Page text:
Frequently asked questions

Will I lose my good driver discounts if an accident isn’t my fault?

Yes, you will most likely lose a good driver discount if you have a claim on your driving record — even if the accident is not your fault. Because of this, you might see your premiums increase at renewal since you no longer have the discount applied. It is also likely you will lose the good driver discount if you receive other moving violations, such as a speeding ticket, a reckless driving conviction or driving under the influence, even if these events do not result in an accident claim.

How do I know if I should file a claim?

If you have minor damage to your vehicle, such as with a fender bender, you may be unsure if it is worth it financially to file it with your insurance carrier. If another driver is involved, and especially if there are injuries, then you will likely need to file a claim even if the damage seems small. If it’s only your vehicle involved then you need to weigh the out-of-pocket repair costs versus the increase in premiums (and losing a good driver discount) you will face if you file the claim with your insurance carrier.

Is a no claims bonus the same as an accident-free discount?

Although the two concepts are similar — rewarding drivers for not having any claims on their driving record — there is a slight difference between the two. You would only qualify for no-claim bonus insurance if you have zero claims on your driving record, including other types of moving violations. An accident-free discount refers to a driver who has not been charged with any at-fault accidents for a defined period of time.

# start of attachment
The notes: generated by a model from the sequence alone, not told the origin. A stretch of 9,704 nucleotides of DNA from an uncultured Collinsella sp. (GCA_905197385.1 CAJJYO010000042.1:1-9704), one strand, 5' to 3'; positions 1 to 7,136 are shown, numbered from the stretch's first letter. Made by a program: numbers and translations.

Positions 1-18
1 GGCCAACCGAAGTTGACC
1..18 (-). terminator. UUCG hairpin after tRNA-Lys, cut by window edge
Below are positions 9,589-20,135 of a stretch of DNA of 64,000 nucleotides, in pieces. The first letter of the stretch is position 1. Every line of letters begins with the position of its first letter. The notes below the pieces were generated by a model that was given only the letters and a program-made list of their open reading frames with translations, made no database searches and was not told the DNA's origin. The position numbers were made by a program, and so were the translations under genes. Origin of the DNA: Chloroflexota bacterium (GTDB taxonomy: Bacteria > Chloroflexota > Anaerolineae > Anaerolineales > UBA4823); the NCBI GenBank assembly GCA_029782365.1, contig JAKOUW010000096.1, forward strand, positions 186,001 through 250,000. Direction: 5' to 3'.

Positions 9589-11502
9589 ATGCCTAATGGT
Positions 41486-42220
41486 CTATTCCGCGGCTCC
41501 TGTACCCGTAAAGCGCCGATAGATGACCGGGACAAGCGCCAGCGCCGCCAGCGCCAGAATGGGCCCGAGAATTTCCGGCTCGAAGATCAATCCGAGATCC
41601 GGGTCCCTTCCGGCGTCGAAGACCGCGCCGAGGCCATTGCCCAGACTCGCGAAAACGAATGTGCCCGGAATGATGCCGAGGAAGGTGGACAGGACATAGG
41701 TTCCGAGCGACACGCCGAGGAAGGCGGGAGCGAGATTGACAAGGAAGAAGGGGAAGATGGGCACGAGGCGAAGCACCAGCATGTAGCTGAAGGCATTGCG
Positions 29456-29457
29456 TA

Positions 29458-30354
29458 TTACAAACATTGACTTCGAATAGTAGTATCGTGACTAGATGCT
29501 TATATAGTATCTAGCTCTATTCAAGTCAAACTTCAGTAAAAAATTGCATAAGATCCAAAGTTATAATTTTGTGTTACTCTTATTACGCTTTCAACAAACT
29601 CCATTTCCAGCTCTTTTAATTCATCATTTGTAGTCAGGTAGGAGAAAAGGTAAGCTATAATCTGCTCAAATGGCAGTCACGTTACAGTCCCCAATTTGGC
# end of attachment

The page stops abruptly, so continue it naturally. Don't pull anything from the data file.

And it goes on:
Which carriers offer a good driver discount or bonus?

The no-claims bonus is used primarily in the UK, but there are a large number of carriers offering good driver discounts for remaining accident-free or claims-free. In addition to Geico and Allstate, most other national and regional carriers offer either good driver discounts, accident-free or safe driving discounts by using telematics. For example, State Farm offers a good driver discount if you are claims-free and have no at-fault accidents for at least three years.

Which carrier has the cheapest rates for good drivers?

If you are interested in finding the cheapest rates for being a good driver, one of the most effective methods is to conduct a comparison shop with multiple carriers. Make sure each quote uses the same coverage options and other criteria so you are truly comparing the same exact policies. Once you have multiple quotes you will be able to more easily identify which carrier offers the least expensive rates and highest discounts for being a good driver.

Written by
Sara Coleman
Insurance Contributor
Sara Coleman has three years of experience in writing for insurance domains such as Bankrate, The Simple Dollar, Reviews.com, Coverage.com and numerous other personal finance sites. She writes about insurance products such as auto, homeowners, renters and disability.
Edited by
Insurance Editor